Another thing I’ve noticed about parties in Mexico is that they really seem to go on much longer than you’d think. Carnaval, for instance, can carry on into Lent if you live in a very small town and have to wait for the thrill rides and the rest of the traveling fair to get to you. And most holidays get started at least the night before the supposed date.
And Hanal Pixan dragged on well past November 2. Four days later, my mother and I stopped off at Hacienda Chichen, the super-swanky old hotel next to Chichen Itza. It’s a bellhops-in-white-gloves kind of place. Here’s the entrance:
We weren’t there to stay, believe you me. Instead, we were looking for Jim Conrad, aka the Backyard Naturalist. My mother is a devotee of his weekly email newsletters, and knew he was living on the hacienda property. We had a 20-minute window in our schedule. In the hotel lobby, I asked where we might find him. “Oh, the man who walks around in the forest taking pictures of plants?” said the glove-clad man at the door. “Right this way…”
He sauntered down the front steps, across the lawn and out through a gate in a wall…and just up the path was a traditional Maya-style hut. And sitting in front of the hut, reading a book and sipping a mug of some hot drink, was Jim Conrad himself. It was exceptionally cold around this time–I mean relatively, maybe 70, but this was enough to prompt the Yucatan government to start emergency cold-weather services, dropping off blankets and sweaters in small villages. Jim was all bundled up in a sweater over several layers, but barefoot. He didn’t exactly look like your typical Hacienda Chichen guest.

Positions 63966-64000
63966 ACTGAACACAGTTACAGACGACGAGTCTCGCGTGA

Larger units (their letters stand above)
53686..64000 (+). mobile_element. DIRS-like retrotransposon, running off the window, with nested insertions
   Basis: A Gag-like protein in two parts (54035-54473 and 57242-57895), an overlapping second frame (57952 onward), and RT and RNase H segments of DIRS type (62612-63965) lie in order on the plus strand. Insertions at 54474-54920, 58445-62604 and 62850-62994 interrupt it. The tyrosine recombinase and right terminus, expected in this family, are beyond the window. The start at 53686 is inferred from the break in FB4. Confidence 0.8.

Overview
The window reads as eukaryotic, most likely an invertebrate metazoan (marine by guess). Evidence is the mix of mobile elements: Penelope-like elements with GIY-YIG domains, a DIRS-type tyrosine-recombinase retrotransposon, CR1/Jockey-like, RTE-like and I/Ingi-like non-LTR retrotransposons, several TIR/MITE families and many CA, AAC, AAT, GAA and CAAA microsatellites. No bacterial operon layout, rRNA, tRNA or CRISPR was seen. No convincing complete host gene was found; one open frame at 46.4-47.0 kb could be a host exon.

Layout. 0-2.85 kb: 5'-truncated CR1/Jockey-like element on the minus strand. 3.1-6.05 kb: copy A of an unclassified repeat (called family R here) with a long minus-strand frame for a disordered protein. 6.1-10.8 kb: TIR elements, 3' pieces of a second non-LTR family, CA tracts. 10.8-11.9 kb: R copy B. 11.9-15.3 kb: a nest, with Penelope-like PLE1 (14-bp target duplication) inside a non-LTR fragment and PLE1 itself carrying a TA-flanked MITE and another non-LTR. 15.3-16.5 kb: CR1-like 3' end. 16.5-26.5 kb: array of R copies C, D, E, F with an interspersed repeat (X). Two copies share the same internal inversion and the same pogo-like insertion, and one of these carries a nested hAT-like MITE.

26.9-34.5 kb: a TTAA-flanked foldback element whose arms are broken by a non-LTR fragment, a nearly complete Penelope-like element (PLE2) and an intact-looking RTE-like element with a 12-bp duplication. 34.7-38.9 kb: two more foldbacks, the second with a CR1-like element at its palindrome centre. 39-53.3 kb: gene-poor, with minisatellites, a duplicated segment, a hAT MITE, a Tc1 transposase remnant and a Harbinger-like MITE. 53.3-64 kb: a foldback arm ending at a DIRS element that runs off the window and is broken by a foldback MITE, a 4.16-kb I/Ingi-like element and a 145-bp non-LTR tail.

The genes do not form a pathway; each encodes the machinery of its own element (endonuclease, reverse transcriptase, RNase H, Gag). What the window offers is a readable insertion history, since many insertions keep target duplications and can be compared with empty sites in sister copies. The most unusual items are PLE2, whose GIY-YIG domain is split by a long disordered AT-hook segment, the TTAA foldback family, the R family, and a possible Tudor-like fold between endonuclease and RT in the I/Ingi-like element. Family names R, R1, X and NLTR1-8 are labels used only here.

I wish I’d taken photos–I know my mom would’ve liked to have a pic with him, but she’ll probably see him again soon enough, as their nature-education paths cross in a big way. But even photos might not convey the surreal quality of seeing Jim in his super-traditional hut just around the wall from the resort lobby. I spend my working life in Mexico interacting only with the public face of fancy hotels. It felt very Scooby Doo, somehow, to slip out of that world just by walking behind a wall. But then, all resorts have that quality a bit–you know there’s an entirely different story there, going on beyond your own weeklong vacation.
I asked Jim about a forest fruit I’d heard of, a pinuela, sort of a wild pineapple. He took us up to the next clearing to see one that was bearing fruit right then.
Doesn’t it look just a little like something out of Alien?
The fruit was tart and seedy, but also succulent. If I were stuck in the woods with not much to eat, I’d be glad to have it.
While Jim was explaining his theory that perhaps the lords of Chichen Itza had cultivated special versions of plants in pleasure gardens around the site, some hotel staff in uniforms came into the clearing and started digging a hole in the ground. Actually, they’d already dug the pit–now they were just uncovering it.
The men dug out a big stash of tamales. I thought they must be for some hacienda feast, but the guys said they were for “rituals.” Related to Hanal Pixan, they said, but didn’t explain.
Off they want with their stash of tamales, and Jim said, “Oh, yeah–the guy who brought you over here”–the lobby greeter in the gloves–“he’s the big shaman for the community.”
Until then, I’d known in theory that Maya rituals and culture were still strong. But I’d never seen it so clearly, the continuity, right next to Chichen Itza, even as a whole tourist infrastracture had been plopped down around and in between them, even as everyone got dressed in industrial-grade poly-blend khaki slacks and snap-close short-sleeve shirts.
I can’t extrapolate much more from the moment, as I didn’t get to talk to these guys more than a few words. But I treasure every single reminder I get that a place or a culture doesn’t exist to entertain tourists. It’s just there, and sometimes the best way to see it is to not even try.
*Jim Conrad is on call for nature tours, even if you’re not staying at the hacienda. Drop him a note via his website, and don’t listen to him if he says you shouldn’t pay him. You should. Knowledge should be rewarded.